Am I prepared for the worst when it comes to both marriage and children?

When we think about marriage and children, we are conditioned to think about only the perceived rewards and never the potential costs – or how these costs can be different for men and women. Think of the old adage of a true marriage implying that you will be with one another “through sickness and health.” Unfortunately, this wedding vow doesn’t translate as well in real-life contexts for women as it does for men. Studies show that while women tend to stay by the side of their husbands during illness to help them pull through, men tend to abandon women during life-threatening health issues. Some women get cheated on during or shortly after pregnancy after devoting months of their life and risking their health in bearing a child or after years of being a stay-at-home mom who devotes her whole life to raising her children and being a “good wife.” The number one risk to pregnant women in the United States according to research is being murdered by their partners – moreso than  the three leading obstetric causes such as high blood pressure disorders, hemorrhage, or sepsis. You cannot truly know whether the person you marry will turn out to be a narcissistic abuser and serial cheater who puts your life and well-being at risk or whether the children you have will present with health issues that you will assist with through your entire life. You have to be prepared for anything when it comes to these life decisions. If you think the potential rewards outweigh the potential costs, have prepared yourself for both the rewards and pitfalls of parenthood and believe you’ve found a high-quality partner, marriage and parenthood may be fulfilling for you personally. However, if you feel you are rushing into these decisions because of your social conditioning rather than your authentic desires and values, it may be time to slow down and reevaluate.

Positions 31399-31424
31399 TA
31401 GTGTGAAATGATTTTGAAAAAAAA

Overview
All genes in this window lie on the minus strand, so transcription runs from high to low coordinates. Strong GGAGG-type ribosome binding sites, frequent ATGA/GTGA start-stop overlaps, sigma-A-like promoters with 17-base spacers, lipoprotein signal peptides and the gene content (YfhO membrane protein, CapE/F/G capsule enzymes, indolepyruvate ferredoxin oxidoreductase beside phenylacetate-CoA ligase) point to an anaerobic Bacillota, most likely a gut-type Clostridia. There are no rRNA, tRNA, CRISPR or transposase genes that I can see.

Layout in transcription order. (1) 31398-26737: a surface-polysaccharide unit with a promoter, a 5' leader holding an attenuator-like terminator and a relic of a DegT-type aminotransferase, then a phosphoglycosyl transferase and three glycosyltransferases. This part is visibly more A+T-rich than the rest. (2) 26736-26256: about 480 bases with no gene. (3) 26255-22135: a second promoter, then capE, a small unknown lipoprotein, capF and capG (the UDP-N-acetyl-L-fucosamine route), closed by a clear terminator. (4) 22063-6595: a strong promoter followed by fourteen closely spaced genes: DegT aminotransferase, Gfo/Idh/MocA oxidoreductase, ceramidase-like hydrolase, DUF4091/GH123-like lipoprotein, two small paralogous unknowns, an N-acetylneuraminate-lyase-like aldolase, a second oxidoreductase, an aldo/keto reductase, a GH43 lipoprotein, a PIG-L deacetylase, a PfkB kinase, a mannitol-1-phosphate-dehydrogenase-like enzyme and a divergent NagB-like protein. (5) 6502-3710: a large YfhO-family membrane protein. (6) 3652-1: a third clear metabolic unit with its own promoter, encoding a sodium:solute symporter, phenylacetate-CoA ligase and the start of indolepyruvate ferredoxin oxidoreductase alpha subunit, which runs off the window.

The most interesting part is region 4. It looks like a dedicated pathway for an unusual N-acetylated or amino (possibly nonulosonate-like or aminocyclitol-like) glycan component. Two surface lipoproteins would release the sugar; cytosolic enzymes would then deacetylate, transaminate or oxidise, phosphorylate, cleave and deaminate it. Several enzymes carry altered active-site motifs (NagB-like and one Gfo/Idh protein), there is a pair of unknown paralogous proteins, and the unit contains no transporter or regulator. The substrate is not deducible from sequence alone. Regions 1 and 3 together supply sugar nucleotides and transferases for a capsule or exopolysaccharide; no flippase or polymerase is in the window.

About the author

Shahida Arabi

Shahida is a graduate of Harvard University and Columbia University. She is a published researcher and author of Power: Surviving and Thriving After Narcissistic Abuse and Breaking Trauma Bonds with Narcissists and Psychopaths. Her books have been translated into 16+ languages all over the world. Her work has been featured on Salon, HuffPost, Inc., Bustle, Psychology Today, Healthline, VICE, NYDaily News and more. For more inspiration and insight on manipulation and red flags, follow her on Instagram here.